# Run-11 Transverse Jets: Revisiting Trigger Bias

One of the last remaining tasks prior to publication is to revisit trigger bias for the new set of cuts. To this point, I have been using essentially what had been estimated for the preliminary result. The first obvious check is to look at possible trigger-dependence of the new Collins result. To get the best possible precision, I look at the pT-dependence integrated over pion z. I plot the asymmetries at the detector-jet pT, since I have not calculated the proper pT-shifts. Also, this allows easier comparison to the hadrware trigger thresholds.

## Effect of Trigger

As mentioned several times on my blog and documented in Pibero's 2009 inclusive jet analysis note, the effect of the trigger with fixed jet patches is a higher efficiency for well-collimated jets. In general, at fixed pT, quark jets are more collimated than gluon jets. Thus, at kinematics where jets are not well collimated, the trigger is expected to have better efficiency for quark jets than for gluon jets.

## Trigger Bias in the Collins Effect

Since the Collins effect is quark-specific, one expects that the trigger bias will manifest as an enhancement in the magnitude of the asymmetry measured with biased triggers relative to those measured with unbiased triggers. For calculations of "Biased-Unbiased" the effect should be positive for π+ and negative for π-. Since it is also expected that the magnitude of each effect should be the same with opposite sign, I have combined the two charge states, flipping the sign of the π- differences. Thus, the sign of trigger bias should be a positive deviation from zero.

## Figure 1

In Fig. 1 I look at the difference in Collins asymmetries as calculated by the various triggers: JP0-VPDMB in blue, JP1-JP0 in green, and JP2-JP1 in red. A few quick benchmarks:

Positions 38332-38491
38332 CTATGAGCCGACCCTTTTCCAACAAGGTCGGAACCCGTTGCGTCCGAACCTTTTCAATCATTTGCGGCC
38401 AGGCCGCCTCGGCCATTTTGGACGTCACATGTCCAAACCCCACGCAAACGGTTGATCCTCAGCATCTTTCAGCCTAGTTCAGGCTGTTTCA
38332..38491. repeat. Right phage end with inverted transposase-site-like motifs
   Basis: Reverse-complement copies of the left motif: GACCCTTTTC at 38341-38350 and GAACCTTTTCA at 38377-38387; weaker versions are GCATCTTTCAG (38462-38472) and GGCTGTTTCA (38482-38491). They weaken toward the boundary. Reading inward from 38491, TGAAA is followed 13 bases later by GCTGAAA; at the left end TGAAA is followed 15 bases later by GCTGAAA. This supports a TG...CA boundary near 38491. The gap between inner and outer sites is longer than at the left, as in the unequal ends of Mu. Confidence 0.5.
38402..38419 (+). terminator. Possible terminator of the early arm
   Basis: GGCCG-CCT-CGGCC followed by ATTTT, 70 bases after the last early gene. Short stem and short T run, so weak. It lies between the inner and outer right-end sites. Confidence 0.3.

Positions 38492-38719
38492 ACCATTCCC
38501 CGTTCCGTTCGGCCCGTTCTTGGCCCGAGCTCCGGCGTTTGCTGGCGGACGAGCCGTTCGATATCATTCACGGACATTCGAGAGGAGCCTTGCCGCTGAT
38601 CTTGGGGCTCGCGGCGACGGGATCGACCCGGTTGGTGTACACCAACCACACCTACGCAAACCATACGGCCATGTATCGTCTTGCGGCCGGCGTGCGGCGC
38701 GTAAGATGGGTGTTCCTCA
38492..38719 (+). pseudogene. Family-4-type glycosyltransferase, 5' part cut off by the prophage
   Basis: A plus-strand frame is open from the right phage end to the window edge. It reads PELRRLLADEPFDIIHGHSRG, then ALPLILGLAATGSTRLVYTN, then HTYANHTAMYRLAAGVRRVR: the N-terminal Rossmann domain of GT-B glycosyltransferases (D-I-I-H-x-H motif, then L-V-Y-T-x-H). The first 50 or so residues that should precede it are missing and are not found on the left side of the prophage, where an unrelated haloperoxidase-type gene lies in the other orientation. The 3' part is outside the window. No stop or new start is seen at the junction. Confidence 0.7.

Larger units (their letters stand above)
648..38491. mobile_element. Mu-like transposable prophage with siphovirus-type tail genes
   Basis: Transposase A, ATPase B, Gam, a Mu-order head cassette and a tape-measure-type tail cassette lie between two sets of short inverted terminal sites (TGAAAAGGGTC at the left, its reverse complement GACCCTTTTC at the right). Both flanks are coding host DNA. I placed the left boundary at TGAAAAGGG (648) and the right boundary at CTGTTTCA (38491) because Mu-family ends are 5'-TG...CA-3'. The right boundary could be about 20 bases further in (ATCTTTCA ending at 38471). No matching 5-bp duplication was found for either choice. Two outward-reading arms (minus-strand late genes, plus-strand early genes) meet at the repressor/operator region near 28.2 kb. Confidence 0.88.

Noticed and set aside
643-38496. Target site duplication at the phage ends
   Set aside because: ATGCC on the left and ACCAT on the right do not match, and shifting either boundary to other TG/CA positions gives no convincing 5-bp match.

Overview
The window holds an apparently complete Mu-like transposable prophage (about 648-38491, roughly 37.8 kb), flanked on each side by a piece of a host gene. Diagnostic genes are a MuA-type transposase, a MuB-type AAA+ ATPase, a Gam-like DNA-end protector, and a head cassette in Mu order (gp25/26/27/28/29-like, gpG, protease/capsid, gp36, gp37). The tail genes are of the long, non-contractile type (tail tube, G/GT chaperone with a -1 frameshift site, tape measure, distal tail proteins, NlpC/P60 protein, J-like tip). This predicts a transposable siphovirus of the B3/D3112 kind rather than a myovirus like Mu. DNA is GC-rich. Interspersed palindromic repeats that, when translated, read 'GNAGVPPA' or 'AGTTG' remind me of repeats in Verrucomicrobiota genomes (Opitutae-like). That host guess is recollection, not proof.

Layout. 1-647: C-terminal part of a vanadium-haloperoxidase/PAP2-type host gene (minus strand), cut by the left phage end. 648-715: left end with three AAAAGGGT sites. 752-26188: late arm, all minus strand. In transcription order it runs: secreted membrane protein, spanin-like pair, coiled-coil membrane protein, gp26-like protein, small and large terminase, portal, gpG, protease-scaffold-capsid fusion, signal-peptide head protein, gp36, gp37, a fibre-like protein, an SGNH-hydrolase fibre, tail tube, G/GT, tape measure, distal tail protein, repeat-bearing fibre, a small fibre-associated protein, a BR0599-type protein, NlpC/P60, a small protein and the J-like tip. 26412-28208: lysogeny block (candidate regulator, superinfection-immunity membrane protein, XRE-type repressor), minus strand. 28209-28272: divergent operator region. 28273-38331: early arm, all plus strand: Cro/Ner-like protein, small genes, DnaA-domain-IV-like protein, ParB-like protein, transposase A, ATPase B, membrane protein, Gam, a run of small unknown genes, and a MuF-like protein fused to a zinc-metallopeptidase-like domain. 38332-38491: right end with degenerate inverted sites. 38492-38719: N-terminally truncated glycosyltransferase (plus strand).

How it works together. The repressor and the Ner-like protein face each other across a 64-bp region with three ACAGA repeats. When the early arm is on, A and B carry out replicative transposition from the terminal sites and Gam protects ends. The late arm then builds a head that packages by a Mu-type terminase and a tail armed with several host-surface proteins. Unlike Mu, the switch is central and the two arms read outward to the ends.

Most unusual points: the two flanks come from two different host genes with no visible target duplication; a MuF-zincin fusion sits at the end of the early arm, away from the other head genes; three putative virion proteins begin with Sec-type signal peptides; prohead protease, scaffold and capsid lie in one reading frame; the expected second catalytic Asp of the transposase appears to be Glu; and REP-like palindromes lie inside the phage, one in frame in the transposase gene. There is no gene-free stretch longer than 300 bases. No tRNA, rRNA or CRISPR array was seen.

• Trigger thresholds: JP0 = 32 (6.4 Gev), JP1 = 43 (9.0 GeV), JP2 = 64 (13.9 GeV)
•  Asymmetry turn-on: pT,jet ≈ 25 GeV/c
• In 200 GeV, Pibero found biases of 1-2% for pT > 20 GeV/c with trigger threshold of 36 (7.3 GeV)

Since no asymmetry is observed below 25 GeV/c, the Collins measurement is not expected to be sensitive to trigger bias effects. If I fit constants across the range of the large asymmetries (22-55 GeV/c) I find the following:

For JP1-JP0

```****************************************
Minimizer is Linear
Chi2                      =      1.19086
NDf                       =            3
p0                        =    0.0217502   +/-   0.0122458
```

and for JP2-JP1

```****************************************
Minimizer is Linear
Chi2                      =      4.44854
NDf                       =            4
p0                        =  -0.00248477   +/-   0.00583111
```

Thus, the shift from JP0 to JP1 shows a 1.8σ deviation from zero while the shift from JP1 to JP2 is within 0.5σ of zero and with the wrong sign for trigger bias. I would naïvely expect the largest shifts to be in the comparison of JP2 to JP1, where we observe no trigger effects at the level of 0.006. This assumes that JP1 is basically unbiased at 25 GeV/c and provides a good standard of comparison for JP2. Pibero's studies suggest that the bias in JP1 is very small by 25 GeV/c, however, this is based on 200 GeV studies with a trigger threshold slightly below that for my JP1.